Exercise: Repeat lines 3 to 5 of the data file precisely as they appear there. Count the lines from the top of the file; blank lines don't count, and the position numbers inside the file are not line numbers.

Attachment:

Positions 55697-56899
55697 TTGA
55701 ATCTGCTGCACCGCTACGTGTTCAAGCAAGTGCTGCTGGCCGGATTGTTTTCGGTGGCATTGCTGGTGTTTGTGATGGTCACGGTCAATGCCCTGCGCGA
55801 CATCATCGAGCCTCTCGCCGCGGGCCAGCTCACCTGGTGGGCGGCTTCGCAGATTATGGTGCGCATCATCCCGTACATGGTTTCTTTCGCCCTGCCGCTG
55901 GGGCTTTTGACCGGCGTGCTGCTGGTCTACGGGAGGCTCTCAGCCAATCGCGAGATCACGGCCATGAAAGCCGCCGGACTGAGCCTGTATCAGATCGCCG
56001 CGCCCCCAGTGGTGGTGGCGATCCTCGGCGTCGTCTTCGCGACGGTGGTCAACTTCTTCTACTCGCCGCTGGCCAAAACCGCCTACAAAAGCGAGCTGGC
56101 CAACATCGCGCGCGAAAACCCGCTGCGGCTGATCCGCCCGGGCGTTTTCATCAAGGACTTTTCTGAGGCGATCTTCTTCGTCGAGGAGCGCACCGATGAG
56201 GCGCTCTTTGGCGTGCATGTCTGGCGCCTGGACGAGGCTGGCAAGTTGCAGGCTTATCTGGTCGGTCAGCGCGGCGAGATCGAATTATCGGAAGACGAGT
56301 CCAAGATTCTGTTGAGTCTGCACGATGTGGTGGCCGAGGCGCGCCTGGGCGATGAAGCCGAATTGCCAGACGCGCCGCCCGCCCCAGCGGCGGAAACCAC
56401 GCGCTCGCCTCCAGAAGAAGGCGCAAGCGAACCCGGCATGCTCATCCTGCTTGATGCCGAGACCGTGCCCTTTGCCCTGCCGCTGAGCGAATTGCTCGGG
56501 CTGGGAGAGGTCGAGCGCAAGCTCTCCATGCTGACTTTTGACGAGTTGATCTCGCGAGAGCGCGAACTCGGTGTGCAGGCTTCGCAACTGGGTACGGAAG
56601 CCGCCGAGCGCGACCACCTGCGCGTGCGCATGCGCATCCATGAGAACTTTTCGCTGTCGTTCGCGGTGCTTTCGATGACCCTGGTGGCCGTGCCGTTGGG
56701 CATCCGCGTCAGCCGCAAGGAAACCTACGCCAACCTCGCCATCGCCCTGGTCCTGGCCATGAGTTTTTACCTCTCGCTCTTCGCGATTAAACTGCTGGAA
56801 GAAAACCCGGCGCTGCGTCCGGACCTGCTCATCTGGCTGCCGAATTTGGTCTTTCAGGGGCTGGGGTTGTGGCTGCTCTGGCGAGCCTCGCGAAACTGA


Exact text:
55701 ATCTGCTGCACCGCTACGTGTTCAAGCAAGTGCTGCTGGCCGGATTGTTTTCGGTGGCATTGCTGGTGTTTGTGATGGTCACGGTCAATGCCCTGCGCGA
55801 CATCATCGAGCCTCTCGCCGCGGGCCAGCTCACCTGGTGGGCGGCTTCGCAGATTATGGTGCGCATCATCCCGTACATGGTTTCTTTCGCCCTGCCGCTG
55901 GGGCTTTTGACCGGCGTGCTGCTGGTCTACGGGAGGCTCTCAGCCAATCGCGAGATCACGGCCATGAAAGCCGCCGGACTGAGCCTGTATCAGATCGCCG